Polyhalite is a hydrated sulfate of potassium (K), calcium (Ca) and magnesium (Mg) with the formula: K2Ca2Mg(SO4)4·2H2O. The main objective of the present study was to investigate and compare the efficiency of polyhalite as a fertilizer supplying K, Ca, Mg and sulfur (S) relative to equivalent soluble salts. The specific objectives were to investigate: 1. The release and transport of Ca, Mg, K and S in soil; 2. Uptake of these minerals by wheat plants and 3. Biomass production of wheat plants. To meet these objectives, two pot experiments (20 l pots filled with dune sand) were conducted in which the effects of four doses of polyhalite (0, 500, 1,500 and 2,500 kg/ha) and one dose of Ca, Mg and K sulfate salts (equivalent to the 1500 kg/ha polyhalite dose) were investigated. In a third experiment, residual effects of the fertilizers were studied using the pots from the first experiment. Different leaching fractions were used in the experiments (30% in the first one and 7–10% in the second and third experiments), to investigate the effect of water management on mineral transportation in the soil and plant uptake. Polyhalite was found to be a more efficient fertilizer for supplying K, Ca, Mg and S relative to equivalent soluble salts. To meet the plant required ratios for Ca, Mg and K, the polyhalite dose should be applied accordingly to provide sufficient Ca and Mg, and additional fertilizers should be used as a source of K. Transport and leaching of Ca, Mg, K and S in soil following polyhalite application was lower than following the application of the equivalent sulfate salts. The residual effect of polyhalite fertilizer on the subsequently grown crop was higher than the effect from the equivalent sulfate salts, especially regarding Ca, Mg and S. Irrigation management, as determined by the leaching fraction, has a strong impact on the efficiency of polyhalite as a source of K, Ca, Mg and S for plant nutrition.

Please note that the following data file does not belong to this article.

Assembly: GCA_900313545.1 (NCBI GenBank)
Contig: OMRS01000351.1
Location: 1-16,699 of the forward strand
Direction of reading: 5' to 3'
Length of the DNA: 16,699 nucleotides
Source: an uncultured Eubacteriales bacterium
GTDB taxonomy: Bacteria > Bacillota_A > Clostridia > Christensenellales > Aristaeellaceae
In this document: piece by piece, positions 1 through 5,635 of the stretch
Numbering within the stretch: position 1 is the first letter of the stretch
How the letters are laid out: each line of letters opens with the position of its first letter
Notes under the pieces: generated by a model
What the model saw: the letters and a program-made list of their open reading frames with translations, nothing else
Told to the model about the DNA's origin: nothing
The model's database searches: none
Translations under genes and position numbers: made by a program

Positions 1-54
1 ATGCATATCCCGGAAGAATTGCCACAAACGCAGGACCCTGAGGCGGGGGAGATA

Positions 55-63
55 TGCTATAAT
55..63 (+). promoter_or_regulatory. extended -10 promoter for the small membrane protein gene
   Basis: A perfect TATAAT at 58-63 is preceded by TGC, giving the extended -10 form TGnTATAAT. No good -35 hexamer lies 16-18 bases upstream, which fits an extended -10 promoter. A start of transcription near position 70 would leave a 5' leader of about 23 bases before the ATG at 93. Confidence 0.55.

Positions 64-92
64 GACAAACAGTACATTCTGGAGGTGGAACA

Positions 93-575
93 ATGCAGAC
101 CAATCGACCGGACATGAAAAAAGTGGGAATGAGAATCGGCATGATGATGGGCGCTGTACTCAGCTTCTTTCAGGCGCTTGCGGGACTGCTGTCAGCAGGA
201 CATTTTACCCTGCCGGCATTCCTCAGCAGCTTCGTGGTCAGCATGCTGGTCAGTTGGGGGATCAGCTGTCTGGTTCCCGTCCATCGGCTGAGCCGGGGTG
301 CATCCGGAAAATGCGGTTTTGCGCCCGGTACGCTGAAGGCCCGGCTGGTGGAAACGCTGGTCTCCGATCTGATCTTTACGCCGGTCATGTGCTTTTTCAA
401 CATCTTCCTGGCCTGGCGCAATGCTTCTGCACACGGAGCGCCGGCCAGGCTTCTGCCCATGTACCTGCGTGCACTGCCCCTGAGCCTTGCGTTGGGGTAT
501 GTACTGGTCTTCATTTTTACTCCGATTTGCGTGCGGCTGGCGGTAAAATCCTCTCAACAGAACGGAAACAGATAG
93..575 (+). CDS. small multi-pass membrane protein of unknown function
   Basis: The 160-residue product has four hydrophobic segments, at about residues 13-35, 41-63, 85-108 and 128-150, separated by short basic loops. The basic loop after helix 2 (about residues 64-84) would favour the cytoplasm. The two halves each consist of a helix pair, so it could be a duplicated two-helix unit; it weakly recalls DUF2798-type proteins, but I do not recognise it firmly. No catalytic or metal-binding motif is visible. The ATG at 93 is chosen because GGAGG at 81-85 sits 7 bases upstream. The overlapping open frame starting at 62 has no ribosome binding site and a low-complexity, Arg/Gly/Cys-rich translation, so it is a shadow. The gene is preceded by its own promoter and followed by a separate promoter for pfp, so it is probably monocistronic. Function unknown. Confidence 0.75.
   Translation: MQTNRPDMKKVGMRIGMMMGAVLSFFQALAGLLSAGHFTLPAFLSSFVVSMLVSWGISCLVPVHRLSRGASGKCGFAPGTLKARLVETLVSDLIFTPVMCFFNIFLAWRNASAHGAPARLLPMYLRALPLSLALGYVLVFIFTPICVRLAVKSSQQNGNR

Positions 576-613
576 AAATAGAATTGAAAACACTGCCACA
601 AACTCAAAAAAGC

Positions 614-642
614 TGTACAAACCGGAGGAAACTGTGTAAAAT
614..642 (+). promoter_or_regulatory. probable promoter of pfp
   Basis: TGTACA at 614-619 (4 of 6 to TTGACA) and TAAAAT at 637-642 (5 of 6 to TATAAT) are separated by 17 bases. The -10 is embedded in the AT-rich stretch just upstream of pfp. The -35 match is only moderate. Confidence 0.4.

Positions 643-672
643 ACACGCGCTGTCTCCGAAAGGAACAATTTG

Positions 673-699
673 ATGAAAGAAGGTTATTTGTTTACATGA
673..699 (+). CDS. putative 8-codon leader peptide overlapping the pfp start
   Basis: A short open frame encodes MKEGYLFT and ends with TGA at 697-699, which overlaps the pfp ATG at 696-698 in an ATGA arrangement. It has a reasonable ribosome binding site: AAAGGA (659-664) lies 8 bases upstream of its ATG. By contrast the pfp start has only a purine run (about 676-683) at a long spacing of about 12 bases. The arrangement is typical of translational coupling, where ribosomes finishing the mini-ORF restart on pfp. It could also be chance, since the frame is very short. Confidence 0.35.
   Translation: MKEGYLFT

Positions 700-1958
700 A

Desalinated water has become a legitimate alternative water resource for the irrigation of intensive crops in semiarid regions. The concentrations of calcium (Ca) and magnesium (Mg) in water (CCa and CMg, respectively) supplied from desalinated plants are much lower than the values typically found in irrigation water resources in semiarid regions. blossom-end rot (BER), a physiological disorder at the blossom-end part of the fruit resulting in tissue disintegration and dehydration, is considered a Ca-related disorder and therefore the optimization of CCa has to consider not only total fruit production but also the occurrence of BER. There is a lack of information regarding the optimal CCa and CMg and Ca/Mg ratio in low-salinity water under Mediterranean conditions for high-quality yield of tomato fruits.
The main objective of the research was to optimize CCa and CMg for the production of high tomato fruit yield with minimal occurrence of BER. A secondary objective was to determine critical levels of Ca, Mg and Ca/Mg ratio in leaves in relation to yield and the occurrence of BER.
Tomato plants were grown in an inert media and fed with a wide range of CCa and CMg. Fruit yield was shown to decrease significantly when CCa was at or below 0.40 mmol l–1. In moderate CMg (1.4 mmol l–1) treatment, BER was negatively correlated to Ca level up to and including 1.4 mmol l–1 and was not manifested above that level under the prevailing conditions. Elevating CMg above 0.25 mmol l–1 enhanced BER occurrence. Concentrations of Ca and Mg in tomato organs increased with the respective mineral concentration in irrigation solution, whereas each element was reduced in organs as a function of the increased solution concentration of the other. The Ca concentration in diagnostic leaves (the diagnostic leaf is the fully developed youngest leaf) for optimal fruit yield with minimum BER was found to be 1.6%. The optimum CCa for high fruit yield with minimal BER occurrence was found to be in the range of 1.5–2.5 mmol l–1 combined with CMg at 0.25 mmol l–1.